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  • Writer's pictureSukrit Gupta

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A few days ago Indian-American athlete Vasu Sojitra called out the film – Himalayan Ice, sponsored by La Sportiva, through his instagram handle. The ensuing altercation among Vasu, the filmmakers (Ari Novak and Austin Schmitz), athletes and the Piti Dharr organising team was journalled by The Outdoor Journal. Which is how I found out about the ‘issue’. [/vc_column_text][vc_column_text]

Vasu’s outrage laced with ‘isms’ (ideological rhetoric), reminded me of my literature classroom at the Delhi University. Dropping out of the MA programme twice, I couldn’t relate then with the hyperbolic weight of jargons. Words, which with a few letters, would sum up the passage of a hundred years, illustrious body of artistic work, and even the study of shit. Colonialism, filmography, scatology, the list goes on. I couldn’t see how the intellectual fervour of my classmates bore any effect on my life; or those of the billions that remain oblivious to and excluded from such discussions and institutions. Watching the film Himalayan Ice bridged that gap for me. And for this alone, I would like to thank the filmmaker, the sponsors and the Piti Dharr festival crew. [/vc_column_text][vc_column_text]

The purpose of writing this article is not to demand an apology from the stakeholders of the film. For an apology, which is not heart-felt for, or is tendered without the understanding of the folly it tries to absolve itself of, is meaningless. Demanding it will also be, probably, an egoistic exercise, which I do not want to indulge in. Neither do I want to press upon the withdrawal of the film from various platforms. Drawing from the lives and values of our revolutionaries and freedom fighters, I would rather like to press for the protection of the filmmakers’ right to expression and free speech. Art, no matter how poor, is a mirror that reflects the society that breeds and celebrates it. [/vc_column_text][vc_column_text]

My aim is, therefore, only to emphasize:

  1. The plurality of the subaltern by introducing you to one/some of the perspectives/lives/experiences that form it.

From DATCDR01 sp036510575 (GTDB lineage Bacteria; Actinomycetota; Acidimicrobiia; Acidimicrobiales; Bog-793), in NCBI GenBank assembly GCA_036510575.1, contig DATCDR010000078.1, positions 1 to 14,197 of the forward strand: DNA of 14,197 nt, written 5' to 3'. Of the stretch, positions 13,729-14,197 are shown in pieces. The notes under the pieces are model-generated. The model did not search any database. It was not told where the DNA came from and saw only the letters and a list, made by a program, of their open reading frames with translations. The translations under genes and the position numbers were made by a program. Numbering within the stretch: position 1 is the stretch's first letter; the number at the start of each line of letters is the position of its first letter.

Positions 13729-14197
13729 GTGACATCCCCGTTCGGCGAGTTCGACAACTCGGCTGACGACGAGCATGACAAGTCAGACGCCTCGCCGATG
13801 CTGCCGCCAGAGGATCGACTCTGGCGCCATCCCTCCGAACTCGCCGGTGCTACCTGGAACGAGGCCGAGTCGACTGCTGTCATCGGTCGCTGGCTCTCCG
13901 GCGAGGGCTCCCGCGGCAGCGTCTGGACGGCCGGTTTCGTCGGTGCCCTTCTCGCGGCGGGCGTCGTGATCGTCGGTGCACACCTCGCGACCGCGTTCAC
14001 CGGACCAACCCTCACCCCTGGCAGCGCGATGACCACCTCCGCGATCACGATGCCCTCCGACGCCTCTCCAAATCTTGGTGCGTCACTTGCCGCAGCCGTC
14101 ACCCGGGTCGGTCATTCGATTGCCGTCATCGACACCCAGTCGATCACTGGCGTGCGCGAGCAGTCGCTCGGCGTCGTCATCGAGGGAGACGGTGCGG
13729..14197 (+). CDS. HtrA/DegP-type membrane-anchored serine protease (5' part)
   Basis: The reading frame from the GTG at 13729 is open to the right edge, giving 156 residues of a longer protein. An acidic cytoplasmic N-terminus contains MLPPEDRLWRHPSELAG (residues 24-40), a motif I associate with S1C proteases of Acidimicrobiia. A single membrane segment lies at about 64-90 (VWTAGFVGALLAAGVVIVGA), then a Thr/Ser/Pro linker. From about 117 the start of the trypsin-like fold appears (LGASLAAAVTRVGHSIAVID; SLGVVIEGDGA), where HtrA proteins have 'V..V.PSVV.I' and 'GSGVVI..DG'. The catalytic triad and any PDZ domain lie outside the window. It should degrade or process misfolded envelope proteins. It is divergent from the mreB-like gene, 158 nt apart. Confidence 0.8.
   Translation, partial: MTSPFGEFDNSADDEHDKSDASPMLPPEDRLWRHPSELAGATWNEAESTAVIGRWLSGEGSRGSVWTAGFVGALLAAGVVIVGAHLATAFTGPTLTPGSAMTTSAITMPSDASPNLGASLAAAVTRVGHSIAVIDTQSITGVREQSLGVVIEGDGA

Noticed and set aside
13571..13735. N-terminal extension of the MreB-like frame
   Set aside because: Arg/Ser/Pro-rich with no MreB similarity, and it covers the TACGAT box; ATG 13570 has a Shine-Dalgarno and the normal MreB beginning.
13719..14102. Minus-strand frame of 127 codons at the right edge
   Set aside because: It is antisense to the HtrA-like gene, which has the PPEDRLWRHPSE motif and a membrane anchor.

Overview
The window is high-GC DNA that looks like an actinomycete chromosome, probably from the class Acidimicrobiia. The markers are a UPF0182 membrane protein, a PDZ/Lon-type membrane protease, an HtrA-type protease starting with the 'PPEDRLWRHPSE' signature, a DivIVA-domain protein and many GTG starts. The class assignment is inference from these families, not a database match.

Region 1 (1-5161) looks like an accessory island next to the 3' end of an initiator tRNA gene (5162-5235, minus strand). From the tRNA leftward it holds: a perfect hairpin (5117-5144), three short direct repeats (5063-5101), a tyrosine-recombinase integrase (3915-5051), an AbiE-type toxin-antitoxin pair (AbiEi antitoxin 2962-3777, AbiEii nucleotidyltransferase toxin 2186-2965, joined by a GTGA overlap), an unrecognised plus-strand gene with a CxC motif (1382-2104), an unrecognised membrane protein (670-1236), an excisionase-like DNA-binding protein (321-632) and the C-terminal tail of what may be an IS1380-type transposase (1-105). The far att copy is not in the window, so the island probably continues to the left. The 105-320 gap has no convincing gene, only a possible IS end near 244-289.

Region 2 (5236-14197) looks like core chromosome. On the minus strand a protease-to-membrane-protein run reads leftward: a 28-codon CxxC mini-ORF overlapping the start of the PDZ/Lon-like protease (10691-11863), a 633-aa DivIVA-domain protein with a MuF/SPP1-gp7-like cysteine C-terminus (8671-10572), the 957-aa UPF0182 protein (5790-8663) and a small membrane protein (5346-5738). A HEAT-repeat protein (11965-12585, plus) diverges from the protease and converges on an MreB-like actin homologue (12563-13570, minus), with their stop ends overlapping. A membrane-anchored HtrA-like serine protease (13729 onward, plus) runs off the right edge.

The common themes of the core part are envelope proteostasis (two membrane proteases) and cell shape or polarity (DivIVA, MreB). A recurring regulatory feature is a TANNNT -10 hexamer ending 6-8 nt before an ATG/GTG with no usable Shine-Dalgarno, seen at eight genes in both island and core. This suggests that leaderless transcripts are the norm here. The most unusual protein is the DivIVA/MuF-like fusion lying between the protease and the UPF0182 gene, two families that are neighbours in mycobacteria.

2. To make the reader/viewer aware of how the subaltern narrative and histories are often controlled, skewed and distorted.

  3. To make you aware of the issues of orientalism and racial discrimination.

  4. And, to let you know that the subaltern can speak for themselves.

I’ve deliberately chosen to create this piece in English, for the colonialist has rarely (if never) bothered to learn our languages. And I will use the word I/We/Our/Us interchangeably throughout, only to speak for the representation that composes the voice of 4Play. [/vc_column_text][vc_column_text]

Before I proceed, I’d like for you to understand two concepts that are central to this piece.

1. Orientalism– Orientalism is a world view the West adopts to ‘see’ and ‘understand’ the East. Be it politics or culture – the West depicts these societies as primitive, irrational, violent and inferior to them. It often romanticizes the said values of the Eastern civilization but without much respect. For instance, India continues to be land of yogis and snake charmers even today. This video explains it really well – Link2. Subaltern – It is the voice of the marginalised population. The term subaltern designates the colonial populations who are socially, politically, and geographically outside the hierarchy of power of a colony, and of the empire’s metropolitan homeland. Antonio Gramsci coined the term subaltern to identify the social groups excluded and displaced from the socio-economic institutions of society in order to deny their political voices. [/vc_column_text][vc_column_text]

Representation & Voice

My journey in the professional world formally started at the age of 17, hawking vegetable juice, distributing flyers and taking tuitions. To afford a $80 annual college fee and a $50 a month living expense that my family struggled to provide. Riding 150 kms a day as an apparel salesperson on a 100cc ungeared two-wheeler loaded with hundreds of t-shirts, through the streets of Delhi/NCR, was when I first got introduced to the idea of mountain travel and then climbing. As my interest progressed, encouraged by a supportive family, I traded my formal education for freelance sustenance to pursue the mountains full time. Just to give you an idea of the number of factors that check such deviances to the norm – think of close knit social structures and providing for the family (in the absence of social security). Caste and gender for some. I am privileged in a lot of ways and marginalized in others. This – in full, part or addition to – is a lived reality for many. The point of stating this is not to evoke pathos or praise but to give you a more appropriate context for my work and voice.